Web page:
The July 31 non-waiver trading deadline passed with some teams making significant moves to improve their chances at playing baseball in October. Which team ultimately wins can be fairly subjective and will not be fully known until the season ends, and in some cases the ultimate winner may not be known until the many prospects dealt get their shot at the majors.
Let’s take a look at the clear early winners in the race for October.
Philadelphia Phillies: A team that did not appear likely to make a trade, the Phillies acquired a solid bat and outfield arm by trading for highly sought after Astros outfielder Hunter Pence. The Phillies lineup now has fewer holes than before at the team prepares for the playoff push. The team was in need of relief help but was unable to find a suitable partner.
San Francisco Giants: Lacking a power bat in the lineup, the Giants swung a deal to add Beltran to the middle of the lineup. With a fragile infield, the team also acquired Cabrera and Keppinger to fortify the roster. While both are not gold glove candidates, they present solid defenders with some offensive competency.
Texas Rangers: The Rangers fortified their bullpen by obtaining Adams from San Diego and Uehara from Baltimore. The trades help the starting rotation by shortening the game to a 6 inning affair. Adams has performed well in the shadow of Heath Bell in San Diego by holding opposing batters to a .155 batting average and a miniscule 1.12 ERA. Uehara is a control pitcher who forces ground ball outs, a glaring need in the launching pad park in Arlington.
St. Louis Cardinals: Perhaps the most veteran acquisitions of all, St Louis bolstered their rotation with Edwin Jackson and their bullpen with strikeout pitchers Dotel and Rzepczynski. The team addressed the loss of outfielder Colby Rasmus in the deal by getting veteran Corey Patterson in return and improved the infield defense by obtaining Furcal from the Dodgers.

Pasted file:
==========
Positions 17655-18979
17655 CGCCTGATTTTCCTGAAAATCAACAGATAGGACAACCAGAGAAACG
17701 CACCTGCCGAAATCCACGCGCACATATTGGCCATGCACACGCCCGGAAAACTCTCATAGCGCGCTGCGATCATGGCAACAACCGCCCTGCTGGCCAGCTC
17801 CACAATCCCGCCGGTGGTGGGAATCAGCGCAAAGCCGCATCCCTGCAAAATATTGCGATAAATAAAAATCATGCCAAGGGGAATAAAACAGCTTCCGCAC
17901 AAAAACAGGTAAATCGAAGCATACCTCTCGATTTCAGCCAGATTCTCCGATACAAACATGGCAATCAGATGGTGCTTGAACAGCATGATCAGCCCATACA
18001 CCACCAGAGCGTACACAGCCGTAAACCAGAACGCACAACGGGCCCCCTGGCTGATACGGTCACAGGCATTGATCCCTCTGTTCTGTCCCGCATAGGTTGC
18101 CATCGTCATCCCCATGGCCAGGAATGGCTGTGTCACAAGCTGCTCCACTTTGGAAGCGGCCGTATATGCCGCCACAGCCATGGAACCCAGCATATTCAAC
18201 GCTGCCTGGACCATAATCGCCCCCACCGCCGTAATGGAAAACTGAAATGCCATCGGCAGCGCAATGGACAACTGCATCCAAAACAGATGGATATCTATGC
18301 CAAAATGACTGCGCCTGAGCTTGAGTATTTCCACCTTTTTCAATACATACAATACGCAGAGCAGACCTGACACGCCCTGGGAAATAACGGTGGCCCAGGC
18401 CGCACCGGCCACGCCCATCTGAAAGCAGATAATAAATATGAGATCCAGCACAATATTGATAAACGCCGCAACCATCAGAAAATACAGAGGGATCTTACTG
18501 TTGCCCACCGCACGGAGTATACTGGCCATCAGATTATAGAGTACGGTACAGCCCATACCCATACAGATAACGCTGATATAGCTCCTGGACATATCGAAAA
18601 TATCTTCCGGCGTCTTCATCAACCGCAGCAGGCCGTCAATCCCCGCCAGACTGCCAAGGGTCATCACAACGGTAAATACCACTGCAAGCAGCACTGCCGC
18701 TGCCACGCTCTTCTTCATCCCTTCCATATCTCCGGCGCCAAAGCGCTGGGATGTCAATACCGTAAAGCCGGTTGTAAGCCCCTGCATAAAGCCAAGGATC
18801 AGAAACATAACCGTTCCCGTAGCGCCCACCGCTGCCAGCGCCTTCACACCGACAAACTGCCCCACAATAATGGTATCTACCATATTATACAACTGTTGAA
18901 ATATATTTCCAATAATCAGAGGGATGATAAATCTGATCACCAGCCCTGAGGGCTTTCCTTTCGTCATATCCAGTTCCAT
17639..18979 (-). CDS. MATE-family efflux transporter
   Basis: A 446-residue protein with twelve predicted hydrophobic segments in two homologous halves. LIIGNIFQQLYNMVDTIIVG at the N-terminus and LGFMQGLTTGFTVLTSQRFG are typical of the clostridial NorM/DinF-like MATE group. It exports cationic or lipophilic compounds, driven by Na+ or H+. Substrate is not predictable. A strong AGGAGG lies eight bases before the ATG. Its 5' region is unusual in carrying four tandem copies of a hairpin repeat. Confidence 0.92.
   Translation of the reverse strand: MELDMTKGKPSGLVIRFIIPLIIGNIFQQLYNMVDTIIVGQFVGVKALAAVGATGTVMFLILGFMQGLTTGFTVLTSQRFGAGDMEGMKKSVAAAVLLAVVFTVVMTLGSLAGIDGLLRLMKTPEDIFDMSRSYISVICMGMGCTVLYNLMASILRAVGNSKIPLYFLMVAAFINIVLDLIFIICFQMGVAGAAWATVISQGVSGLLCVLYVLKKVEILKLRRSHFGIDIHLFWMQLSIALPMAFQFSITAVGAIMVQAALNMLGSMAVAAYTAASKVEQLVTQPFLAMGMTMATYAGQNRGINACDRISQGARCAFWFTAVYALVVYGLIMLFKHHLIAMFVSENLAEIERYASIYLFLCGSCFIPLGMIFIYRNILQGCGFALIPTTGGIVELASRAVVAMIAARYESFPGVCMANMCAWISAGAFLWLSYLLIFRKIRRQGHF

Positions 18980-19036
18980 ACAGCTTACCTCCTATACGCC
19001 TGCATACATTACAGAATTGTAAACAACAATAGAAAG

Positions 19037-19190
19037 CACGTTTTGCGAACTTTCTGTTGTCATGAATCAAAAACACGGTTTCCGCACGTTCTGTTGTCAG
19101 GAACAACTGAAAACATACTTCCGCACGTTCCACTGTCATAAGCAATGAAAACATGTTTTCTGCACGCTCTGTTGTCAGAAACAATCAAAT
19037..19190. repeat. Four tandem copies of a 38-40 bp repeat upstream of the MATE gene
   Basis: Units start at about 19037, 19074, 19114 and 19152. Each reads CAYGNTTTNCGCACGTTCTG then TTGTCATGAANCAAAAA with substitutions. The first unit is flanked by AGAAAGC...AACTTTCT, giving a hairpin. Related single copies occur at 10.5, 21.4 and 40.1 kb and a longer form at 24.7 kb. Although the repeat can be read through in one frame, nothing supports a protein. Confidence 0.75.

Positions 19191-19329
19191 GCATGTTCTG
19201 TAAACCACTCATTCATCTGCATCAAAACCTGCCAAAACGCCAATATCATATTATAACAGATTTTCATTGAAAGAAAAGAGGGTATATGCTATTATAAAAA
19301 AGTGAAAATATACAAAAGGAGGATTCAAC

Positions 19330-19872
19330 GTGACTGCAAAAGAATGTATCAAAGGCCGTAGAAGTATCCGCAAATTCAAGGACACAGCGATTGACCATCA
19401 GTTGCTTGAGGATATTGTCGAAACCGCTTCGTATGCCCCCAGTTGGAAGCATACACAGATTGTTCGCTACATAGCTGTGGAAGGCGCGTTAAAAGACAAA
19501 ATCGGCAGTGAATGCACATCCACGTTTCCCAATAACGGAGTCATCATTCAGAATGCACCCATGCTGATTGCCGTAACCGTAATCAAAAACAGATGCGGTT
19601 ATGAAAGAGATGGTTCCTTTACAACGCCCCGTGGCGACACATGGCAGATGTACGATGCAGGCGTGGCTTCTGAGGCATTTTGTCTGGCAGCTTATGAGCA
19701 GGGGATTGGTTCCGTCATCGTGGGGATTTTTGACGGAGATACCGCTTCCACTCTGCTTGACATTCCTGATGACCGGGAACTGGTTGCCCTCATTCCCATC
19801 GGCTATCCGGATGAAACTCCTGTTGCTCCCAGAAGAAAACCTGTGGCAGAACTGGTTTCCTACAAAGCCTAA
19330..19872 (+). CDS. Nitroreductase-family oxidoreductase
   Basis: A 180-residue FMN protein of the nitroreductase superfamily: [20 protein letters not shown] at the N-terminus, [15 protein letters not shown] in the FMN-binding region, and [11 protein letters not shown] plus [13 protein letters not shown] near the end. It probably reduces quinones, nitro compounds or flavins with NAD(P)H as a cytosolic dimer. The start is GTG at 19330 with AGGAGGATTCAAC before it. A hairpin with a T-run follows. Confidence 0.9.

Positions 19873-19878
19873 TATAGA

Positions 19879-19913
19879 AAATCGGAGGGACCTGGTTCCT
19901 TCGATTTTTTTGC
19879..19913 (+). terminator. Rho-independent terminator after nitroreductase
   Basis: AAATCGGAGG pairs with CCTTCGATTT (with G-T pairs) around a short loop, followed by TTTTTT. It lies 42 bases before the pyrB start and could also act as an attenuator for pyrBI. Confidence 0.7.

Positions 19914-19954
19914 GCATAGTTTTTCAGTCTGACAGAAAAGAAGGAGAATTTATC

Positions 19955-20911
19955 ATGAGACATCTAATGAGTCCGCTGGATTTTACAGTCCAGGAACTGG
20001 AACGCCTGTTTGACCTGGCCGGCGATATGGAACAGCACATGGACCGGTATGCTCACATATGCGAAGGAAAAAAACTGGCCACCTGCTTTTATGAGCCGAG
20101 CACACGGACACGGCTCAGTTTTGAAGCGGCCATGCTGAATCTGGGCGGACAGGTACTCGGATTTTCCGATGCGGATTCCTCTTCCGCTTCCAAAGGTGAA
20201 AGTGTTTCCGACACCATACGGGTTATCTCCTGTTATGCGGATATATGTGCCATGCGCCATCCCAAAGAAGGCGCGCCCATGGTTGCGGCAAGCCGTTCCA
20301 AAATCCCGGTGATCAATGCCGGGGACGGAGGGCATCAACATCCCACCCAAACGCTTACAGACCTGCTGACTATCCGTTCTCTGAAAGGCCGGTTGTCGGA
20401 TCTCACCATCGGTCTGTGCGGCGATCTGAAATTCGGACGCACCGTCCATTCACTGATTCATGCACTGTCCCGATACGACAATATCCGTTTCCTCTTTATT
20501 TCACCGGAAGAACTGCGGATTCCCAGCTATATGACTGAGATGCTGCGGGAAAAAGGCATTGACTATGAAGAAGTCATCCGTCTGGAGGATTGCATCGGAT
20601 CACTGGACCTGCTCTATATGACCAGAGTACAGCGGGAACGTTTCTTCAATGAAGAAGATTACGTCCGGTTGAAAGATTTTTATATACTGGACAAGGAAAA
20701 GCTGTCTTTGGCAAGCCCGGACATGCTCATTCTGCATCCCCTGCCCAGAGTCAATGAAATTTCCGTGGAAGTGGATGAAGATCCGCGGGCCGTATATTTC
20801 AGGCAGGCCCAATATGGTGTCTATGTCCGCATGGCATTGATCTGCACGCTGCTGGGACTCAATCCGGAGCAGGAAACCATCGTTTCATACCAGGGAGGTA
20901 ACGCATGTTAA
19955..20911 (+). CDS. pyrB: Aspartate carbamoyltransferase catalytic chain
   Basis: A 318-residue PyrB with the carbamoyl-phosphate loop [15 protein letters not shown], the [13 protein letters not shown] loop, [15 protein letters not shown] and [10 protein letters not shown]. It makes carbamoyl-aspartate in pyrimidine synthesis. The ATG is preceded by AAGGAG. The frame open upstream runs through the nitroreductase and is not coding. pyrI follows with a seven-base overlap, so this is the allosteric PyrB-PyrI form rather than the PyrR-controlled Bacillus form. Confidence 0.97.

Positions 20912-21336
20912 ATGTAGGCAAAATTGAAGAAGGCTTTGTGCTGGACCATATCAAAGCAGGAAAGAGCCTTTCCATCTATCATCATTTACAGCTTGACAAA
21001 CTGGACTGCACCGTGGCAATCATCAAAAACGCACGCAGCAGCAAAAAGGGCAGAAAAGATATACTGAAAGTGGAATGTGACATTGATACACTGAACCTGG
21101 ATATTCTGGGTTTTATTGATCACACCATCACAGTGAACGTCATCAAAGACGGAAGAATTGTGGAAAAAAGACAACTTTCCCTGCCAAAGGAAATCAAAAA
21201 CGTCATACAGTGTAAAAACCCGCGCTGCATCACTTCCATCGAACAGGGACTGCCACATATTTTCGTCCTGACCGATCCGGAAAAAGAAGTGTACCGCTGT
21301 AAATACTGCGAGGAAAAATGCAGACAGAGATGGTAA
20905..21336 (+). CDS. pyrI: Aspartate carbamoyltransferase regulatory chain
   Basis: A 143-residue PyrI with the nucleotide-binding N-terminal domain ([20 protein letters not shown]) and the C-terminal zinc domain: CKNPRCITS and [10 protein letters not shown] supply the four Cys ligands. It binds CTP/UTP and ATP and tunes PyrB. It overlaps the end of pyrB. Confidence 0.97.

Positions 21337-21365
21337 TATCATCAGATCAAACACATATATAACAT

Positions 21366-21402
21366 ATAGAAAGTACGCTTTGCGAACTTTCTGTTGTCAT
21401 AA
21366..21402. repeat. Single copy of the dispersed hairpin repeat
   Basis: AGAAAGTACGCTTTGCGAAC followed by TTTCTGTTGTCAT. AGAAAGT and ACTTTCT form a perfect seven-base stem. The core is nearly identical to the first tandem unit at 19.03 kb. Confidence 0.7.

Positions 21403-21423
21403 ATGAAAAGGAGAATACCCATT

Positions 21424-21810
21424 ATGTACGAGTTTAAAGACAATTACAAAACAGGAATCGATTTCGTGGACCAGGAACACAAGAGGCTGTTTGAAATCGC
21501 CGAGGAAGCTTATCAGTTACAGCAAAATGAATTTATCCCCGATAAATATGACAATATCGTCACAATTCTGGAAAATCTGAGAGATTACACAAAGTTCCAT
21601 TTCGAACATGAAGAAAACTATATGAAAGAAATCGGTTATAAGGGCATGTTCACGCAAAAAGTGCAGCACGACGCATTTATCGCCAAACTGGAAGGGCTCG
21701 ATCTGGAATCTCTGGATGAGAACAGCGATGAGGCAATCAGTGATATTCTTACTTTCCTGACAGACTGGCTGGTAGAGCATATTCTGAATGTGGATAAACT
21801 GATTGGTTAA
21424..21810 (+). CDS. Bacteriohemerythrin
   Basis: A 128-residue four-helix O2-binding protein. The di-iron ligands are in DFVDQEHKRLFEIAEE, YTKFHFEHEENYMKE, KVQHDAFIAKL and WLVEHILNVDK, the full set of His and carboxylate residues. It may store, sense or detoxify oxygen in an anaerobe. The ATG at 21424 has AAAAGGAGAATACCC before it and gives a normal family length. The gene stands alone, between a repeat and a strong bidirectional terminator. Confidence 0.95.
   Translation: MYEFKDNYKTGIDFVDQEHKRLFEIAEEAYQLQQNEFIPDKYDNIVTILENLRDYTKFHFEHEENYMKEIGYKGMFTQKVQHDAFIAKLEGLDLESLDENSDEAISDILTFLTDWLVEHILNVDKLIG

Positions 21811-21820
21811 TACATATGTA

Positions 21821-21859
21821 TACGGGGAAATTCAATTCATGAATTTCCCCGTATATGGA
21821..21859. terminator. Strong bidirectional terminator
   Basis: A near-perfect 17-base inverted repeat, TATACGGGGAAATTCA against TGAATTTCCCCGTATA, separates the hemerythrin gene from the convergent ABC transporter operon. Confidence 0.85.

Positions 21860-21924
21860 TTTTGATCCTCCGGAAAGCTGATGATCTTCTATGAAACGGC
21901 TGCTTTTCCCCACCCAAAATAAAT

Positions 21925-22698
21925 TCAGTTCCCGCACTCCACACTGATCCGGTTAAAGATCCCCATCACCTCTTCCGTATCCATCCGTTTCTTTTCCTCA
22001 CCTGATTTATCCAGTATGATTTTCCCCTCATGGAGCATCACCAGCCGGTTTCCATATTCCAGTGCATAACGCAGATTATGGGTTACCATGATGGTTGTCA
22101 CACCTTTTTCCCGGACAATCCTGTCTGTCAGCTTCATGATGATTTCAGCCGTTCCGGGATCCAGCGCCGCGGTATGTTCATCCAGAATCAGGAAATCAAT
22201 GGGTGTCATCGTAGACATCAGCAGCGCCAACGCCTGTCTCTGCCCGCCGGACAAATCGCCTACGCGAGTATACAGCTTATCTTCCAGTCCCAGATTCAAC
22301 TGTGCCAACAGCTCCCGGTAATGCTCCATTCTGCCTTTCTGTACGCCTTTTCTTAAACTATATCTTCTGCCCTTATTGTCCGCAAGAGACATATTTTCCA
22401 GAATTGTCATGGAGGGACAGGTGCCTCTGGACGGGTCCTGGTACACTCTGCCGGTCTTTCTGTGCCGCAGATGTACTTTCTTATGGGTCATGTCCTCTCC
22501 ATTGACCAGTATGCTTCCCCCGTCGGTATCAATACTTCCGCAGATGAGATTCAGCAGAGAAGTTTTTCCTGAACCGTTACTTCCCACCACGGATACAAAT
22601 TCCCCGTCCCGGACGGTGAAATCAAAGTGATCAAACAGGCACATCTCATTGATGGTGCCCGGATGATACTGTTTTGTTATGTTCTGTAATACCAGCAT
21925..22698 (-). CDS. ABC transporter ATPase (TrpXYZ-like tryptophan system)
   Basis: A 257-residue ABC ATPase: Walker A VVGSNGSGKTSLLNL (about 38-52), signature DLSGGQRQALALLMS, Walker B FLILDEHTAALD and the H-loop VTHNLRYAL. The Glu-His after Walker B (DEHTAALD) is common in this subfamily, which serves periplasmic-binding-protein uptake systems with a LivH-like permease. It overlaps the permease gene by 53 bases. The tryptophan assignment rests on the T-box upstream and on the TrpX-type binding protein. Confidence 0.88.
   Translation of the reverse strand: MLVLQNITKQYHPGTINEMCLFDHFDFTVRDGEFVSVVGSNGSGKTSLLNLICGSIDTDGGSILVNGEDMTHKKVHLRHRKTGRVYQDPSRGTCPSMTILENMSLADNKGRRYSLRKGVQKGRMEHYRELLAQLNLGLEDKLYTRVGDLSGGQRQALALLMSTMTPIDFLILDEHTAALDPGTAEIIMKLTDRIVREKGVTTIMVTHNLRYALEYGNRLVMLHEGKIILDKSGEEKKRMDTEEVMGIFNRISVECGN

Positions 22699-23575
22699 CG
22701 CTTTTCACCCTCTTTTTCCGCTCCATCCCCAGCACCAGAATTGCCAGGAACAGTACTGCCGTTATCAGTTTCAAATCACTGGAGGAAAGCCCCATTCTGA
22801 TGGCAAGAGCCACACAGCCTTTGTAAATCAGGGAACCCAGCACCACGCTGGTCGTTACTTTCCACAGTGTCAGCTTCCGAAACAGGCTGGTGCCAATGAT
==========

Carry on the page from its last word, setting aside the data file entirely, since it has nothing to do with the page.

Pittsburgh Pirates: Long considered sellers as July approaches, the Pirates find themselves in the first pennant race in 19 years. The front office responded to the need for more offense by acquiring first baseman Derrick Lee and outfielder Ryan Ludwick in separate deals to provide more run support for the pitching staff.
Cleveland Indians: The Jimenez jackpot was won by the Cleveland Indians who, like Pittsburgh find themselves in a surprise pennant race sooner than planned. While Ubaldo Jimenez has not performed to the standard he set last season in Colorado, he is still under team control for three more years at a manageable salary. He will serve Cleveland well as a strong compliment to Justin Masterson and Josh Tomlin at the top of the Indians rotation. The acquisition of Kosuke Fukudome provides lineup and outfield depth.
Boston Red Sox: The Red Sox addressed two areas of need by obtaining utility infielder Mike Aviles from Kansas City and Erik Bedard from Seattle. The injury to Clay Buckholz and inconsistency of Tim Wakefield and John Lackey creates uncertainty in the rotation that is addressed. The uncertainty of utility infielder Jed Lowrie who got off to a hot start in April created a position of need to solidify the infield defense and serve as insurance to give the middle infielders an occasional day off.
Other teams that made moves but may not have done enough are worth a look as well.